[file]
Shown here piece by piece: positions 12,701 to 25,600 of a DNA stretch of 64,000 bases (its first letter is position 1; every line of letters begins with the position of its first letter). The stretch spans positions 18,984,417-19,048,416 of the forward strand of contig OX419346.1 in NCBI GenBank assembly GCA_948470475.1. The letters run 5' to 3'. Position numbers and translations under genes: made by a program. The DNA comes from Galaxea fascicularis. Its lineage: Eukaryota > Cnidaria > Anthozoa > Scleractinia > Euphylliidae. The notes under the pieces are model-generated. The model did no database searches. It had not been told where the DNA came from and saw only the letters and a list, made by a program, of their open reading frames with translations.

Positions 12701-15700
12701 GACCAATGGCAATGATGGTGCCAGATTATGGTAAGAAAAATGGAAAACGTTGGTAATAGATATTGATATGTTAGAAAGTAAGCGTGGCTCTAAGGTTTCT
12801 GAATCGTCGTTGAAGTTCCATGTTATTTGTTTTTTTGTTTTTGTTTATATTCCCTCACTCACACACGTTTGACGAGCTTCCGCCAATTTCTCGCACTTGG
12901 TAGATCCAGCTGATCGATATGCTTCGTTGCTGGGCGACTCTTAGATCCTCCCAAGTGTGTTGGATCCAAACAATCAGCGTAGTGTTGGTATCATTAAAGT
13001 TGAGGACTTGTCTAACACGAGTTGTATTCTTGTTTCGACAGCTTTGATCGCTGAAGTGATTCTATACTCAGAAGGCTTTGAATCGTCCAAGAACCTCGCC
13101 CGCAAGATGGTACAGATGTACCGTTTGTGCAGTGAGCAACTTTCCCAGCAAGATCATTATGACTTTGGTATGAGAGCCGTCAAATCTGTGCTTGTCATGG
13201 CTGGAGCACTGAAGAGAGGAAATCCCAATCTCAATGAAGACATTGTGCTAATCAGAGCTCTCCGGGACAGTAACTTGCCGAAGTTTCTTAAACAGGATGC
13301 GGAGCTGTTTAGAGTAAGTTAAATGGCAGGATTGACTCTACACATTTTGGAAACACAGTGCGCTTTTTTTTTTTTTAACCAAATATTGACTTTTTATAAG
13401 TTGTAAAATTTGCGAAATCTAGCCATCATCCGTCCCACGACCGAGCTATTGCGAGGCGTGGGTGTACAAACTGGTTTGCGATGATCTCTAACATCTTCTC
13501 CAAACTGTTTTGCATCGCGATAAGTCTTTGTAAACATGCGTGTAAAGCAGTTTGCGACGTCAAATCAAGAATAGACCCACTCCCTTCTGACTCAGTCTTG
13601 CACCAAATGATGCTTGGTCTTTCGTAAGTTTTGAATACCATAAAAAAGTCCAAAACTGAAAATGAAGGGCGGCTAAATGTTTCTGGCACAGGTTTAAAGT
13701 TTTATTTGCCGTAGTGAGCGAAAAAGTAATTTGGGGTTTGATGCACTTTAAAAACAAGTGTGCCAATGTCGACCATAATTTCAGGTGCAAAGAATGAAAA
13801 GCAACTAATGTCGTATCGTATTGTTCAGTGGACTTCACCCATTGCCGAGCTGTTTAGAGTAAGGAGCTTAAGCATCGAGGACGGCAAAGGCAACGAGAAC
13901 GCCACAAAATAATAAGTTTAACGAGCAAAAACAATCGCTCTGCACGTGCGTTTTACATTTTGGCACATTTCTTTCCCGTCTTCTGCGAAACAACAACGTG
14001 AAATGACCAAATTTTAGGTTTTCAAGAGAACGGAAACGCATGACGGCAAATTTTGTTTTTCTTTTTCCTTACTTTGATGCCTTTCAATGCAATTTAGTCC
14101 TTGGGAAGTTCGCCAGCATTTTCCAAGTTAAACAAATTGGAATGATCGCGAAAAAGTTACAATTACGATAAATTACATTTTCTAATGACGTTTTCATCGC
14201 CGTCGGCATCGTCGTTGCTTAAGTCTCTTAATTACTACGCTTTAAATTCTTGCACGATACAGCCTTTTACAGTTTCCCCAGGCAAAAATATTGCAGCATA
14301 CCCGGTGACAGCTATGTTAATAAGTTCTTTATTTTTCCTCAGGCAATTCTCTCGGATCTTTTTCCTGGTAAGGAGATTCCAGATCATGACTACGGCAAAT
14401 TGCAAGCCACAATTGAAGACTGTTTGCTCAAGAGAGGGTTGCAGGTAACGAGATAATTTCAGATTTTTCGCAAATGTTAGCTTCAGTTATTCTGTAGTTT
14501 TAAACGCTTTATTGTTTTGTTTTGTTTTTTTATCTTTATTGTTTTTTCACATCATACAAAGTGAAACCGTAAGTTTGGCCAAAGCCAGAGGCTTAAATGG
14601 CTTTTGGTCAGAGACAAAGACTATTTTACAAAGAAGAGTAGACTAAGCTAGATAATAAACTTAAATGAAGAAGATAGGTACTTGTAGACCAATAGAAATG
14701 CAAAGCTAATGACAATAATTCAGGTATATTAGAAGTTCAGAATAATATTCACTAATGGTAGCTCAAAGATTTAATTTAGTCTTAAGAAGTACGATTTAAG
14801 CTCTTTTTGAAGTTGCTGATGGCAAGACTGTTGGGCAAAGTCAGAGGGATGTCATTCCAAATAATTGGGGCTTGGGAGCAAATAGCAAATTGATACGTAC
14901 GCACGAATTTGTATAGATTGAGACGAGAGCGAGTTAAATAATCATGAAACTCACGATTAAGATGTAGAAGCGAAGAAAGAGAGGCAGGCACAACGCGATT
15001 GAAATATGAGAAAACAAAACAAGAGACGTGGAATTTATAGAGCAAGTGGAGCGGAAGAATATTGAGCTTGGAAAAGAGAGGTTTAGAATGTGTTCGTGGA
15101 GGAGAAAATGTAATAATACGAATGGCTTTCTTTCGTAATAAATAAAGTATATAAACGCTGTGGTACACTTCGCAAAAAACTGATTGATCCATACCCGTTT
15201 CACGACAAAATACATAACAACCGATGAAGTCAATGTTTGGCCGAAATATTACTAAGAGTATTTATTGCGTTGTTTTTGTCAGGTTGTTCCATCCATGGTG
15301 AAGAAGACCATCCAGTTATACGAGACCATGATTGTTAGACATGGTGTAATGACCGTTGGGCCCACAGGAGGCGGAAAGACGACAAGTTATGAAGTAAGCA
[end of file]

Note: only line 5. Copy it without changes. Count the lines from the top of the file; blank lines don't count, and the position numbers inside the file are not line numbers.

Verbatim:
12901 TAGATCCAGCTGATCGATATGCTTCGTTGCTGGGCGACTCTTAGATCCTCCCAAGTGTGTTGGATCCAAACAATCAGCGTAGTGTTGGTATCATTAAAGT